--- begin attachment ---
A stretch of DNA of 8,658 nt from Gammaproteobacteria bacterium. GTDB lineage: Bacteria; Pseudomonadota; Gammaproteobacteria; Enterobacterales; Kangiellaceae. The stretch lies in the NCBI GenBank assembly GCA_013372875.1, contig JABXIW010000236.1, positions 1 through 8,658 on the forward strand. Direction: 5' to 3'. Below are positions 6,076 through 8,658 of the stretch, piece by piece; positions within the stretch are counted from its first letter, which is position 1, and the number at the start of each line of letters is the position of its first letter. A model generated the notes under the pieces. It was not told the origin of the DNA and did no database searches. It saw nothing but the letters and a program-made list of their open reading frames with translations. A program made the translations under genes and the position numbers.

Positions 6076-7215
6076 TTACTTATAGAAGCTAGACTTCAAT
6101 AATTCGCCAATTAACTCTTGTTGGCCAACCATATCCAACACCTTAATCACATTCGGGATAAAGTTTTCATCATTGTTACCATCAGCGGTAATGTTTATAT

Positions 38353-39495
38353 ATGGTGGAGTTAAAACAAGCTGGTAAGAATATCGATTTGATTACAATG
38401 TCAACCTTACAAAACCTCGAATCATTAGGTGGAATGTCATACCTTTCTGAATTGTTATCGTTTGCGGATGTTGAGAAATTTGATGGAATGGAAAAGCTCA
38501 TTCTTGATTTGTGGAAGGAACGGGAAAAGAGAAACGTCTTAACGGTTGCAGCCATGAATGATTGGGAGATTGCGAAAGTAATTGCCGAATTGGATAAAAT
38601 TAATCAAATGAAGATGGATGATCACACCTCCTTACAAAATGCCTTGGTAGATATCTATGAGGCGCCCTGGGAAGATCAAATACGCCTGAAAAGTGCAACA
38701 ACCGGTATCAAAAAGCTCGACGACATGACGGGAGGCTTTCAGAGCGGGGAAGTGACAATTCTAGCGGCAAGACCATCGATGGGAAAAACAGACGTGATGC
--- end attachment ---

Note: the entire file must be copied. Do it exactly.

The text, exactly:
A stretch of DNA of 8,658 nt from Gammaproteobacteria bacterium. GTDB lineage: Bacteria; Pseudomonadota; Gammaproteobacteria; Enterobacterales; Kangiellaceae. The stretch lies in the NCBI GenBank assembly GCA_013372875.1, contig JABXIW010000236.1, positions 1 through 8,658 on the forward strand. Direction: 5' to 3'. Below are positions 6,076 through 8,658 of the stretch, piece by piece; positions within the stretch are counted from its first letter, which is position 1, and the number at the start of each line of letters is the position of its first letter. A model generated the notes under the pieces. It was not told the origin of the DNA and did no database searches. It saw nothing but the letters and a program-made list of their open reading frames with translations. A program made the translations under genes and the position numbers.

Positions 6076-7215
6076 TTACTTATAGAAGCTAGACTTCAAT
6101 AATTCGCCAATTAACTCTTGTTGGCCAACCATATCCAACACCTTAATCACATTCGGGATAAAGTTTTCATCATTGTTACCATCAGCGGTAATGTTTATAT

Positions 38353-39495
38353 ATGGTGGAGTTAAAACAAGCTGGTAAGAATATCGATTTGATTACAATG
38401 TCAACCTTACAAAACCTCGAATCATTAGGTGGAATGTCATACCTTTCTGAATTGTTATCGTTTGCGGATGTTGAGAAATTTGATGGAATGGAAAAGCTCA
38501 TTCTTGATTTGTGGAAGGAACGGGAAAAGAGAAACGTCTTAACGGTTGCAGCCATGAATGATTGGGAGATTGCGAAAGTAATTGCCGAATTGGATAAAAT
38601 TAATCAAATGAAGATGGATGATCACACCTCCTTACAAAATGCCTTGGTAGATATCTATGAGGCGCCCTGGGAAGATCAAATACGCCTGAAAAGTGCAACA
38701 ACCGGTATCAAAAAGCTCGACGACATGACGGGAGGCTTTCAGAGCGGGGAAGTGACAATTCTAGCGGCAAGACCATCGATGGGAAAAACAGACGTGATGC